If God had willed it, each of us might have entered heaven at the moment of conversion. It was not absolutely necessary for our preparation for immortality that we should tarry here. It is possible for a man to be taken to heaven, and to be found meet to be a partaker of the inheritance of the saints in light, though he has but just believed in Jesus. It is true that our sanctification is a long and continued process, and we shall not be perfected till we lay aside our bodies and enter within the veil; but nevertheless, had the Lord so willed it, he might have changed us from imperfection to perfection, and have taken us to heaven at once. Why then are we here? Would God keep his children out of paradise a single moment longer than was necessary? Why is the army of the living God still on the battle-field when one charge might give them the victory? Why are his children still wandering hither and thither through a maze, when a solitary word from his lips would bring them into the centre of their hopes in heaven? The answer is–they are here that they may “live unto the Lord,” and may bring others to know his love. We remain on earth as sowers to scatter good seed; as ploughmen to break up the fallow ground; as heralds publishing salvation. We are here as the “salt of the earth,” to be a blessing to the world. We are here to glorify Christ in our daily life. We are here as workers for him, and as “workers together with him.” Let us see that our life answereth its end. Let us live earnest, useful, holy lives, to “the praise of the glory of his grace.” Meanwhile we long to be with him, and daily sing–

“My heart is with him on his throne,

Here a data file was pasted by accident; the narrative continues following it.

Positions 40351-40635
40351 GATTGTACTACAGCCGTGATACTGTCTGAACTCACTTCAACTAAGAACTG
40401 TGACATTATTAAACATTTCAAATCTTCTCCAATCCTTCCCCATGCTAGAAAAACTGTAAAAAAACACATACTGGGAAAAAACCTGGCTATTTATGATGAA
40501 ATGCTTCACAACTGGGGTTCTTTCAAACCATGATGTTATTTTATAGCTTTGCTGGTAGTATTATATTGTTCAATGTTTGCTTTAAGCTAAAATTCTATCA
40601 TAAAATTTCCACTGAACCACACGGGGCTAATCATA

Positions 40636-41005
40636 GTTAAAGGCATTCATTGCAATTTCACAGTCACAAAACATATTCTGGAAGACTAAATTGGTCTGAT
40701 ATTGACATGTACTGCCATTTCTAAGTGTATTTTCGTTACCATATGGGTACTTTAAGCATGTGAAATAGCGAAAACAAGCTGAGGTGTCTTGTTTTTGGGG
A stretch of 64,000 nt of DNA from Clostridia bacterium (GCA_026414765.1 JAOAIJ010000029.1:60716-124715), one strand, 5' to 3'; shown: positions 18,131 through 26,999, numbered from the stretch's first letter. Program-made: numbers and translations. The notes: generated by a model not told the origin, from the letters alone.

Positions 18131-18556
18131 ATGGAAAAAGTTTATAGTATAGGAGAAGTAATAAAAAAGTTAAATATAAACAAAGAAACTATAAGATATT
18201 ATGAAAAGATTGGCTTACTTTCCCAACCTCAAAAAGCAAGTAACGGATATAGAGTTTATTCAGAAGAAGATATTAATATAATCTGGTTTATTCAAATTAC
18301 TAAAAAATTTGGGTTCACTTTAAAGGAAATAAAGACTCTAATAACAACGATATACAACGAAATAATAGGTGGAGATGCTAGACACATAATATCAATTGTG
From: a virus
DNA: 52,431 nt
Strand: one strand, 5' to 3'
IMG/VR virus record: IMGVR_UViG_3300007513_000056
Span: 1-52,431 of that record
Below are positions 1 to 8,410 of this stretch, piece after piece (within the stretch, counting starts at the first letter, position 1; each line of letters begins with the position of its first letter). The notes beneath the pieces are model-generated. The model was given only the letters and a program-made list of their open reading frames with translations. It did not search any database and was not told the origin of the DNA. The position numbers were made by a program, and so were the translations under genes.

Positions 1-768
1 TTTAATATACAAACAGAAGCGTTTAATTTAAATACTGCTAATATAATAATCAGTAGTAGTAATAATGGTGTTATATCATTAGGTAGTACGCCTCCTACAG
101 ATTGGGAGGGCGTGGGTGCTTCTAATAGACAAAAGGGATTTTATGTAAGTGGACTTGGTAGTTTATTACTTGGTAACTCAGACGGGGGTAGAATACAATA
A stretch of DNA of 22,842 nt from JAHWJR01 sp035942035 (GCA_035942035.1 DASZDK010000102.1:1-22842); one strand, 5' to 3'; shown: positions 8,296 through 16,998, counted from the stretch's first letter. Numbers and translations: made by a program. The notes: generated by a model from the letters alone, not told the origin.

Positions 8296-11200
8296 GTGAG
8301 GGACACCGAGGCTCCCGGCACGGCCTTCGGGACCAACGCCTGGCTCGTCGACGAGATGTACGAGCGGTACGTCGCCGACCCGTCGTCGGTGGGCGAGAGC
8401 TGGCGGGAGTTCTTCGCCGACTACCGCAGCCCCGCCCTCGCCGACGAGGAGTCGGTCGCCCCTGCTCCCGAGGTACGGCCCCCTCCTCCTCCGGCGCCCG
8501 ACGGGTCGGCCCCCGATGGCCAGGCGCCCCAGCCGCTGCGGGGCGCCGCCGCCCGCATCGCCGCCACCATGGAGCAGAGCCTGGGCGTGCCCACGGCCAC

And ill can brook delay;

Each moment listening for the voice,

Rise up, and come away.'”

Morning, June 9th

“The LORD hath done great things for us; whereof we are glad.”— Psalm 126:3

Some Christians are sadly prone to look on the dark side of everything, and to dwell more upon what they have gone through than upon what God has done for them.

Ask for their impression of the Christian life, and they will describe their continual conflicts, their deep afflictions, their sad adversities, and the sinfulness of their hearts, yet with scarcely any allusion to the mercy and help which God has vouchsafed them.

But a Christian whose soul is in a healthy state, will come forward joyously, and say, “I will speak, not about myself, but to the honour of my God. He hath brought me up out of an horrible pit, and out of the miry clay, and set my feet upon a rock, and established my goings: and he hath put a new song in my mouth, even praise unto our God. The Lord hath done great things for me, whereof I am glad.”

Such an abstract of experience as this is the very best that any child of God can present. It is true that we endure trials, but it is just as true that we are delivered out of them. It is true that we have our corruptions, and mournfully do we know this, but it is quite as true that we have an all-sufficient Saviour, who overcomes these corruptions, and delivers us from their dominion.

In looking back, it would be wrong to deny that we have been in the Slough of Despond, and have crept along the Valley of Humiliation, but it would be equally wicked to forget that we have been through them safely and profitably; we have not remained in them, thanks to our Almighty Helper and Leader, who has brought us “out into a wealthy place.”

The deeper our troubles, the louder our thanks to God, who has led us through all, and preserved us until now. Our griefs cannot mar the melody of our praise, we reckon them to be the bass part of our life’s song, “He hath done great things for us, whereof we are glad.”

Morning, June 8th

“For there fell down many slain, because the war was of God. And they dwelt in their steads until the captivity.”— 1 Chronicles 5:22

Warrior, fighting under the banner of the Lord Jesus, observe this verse with holy joy, for as it was in the days of old so is it now, if the war be of God the victory is sure.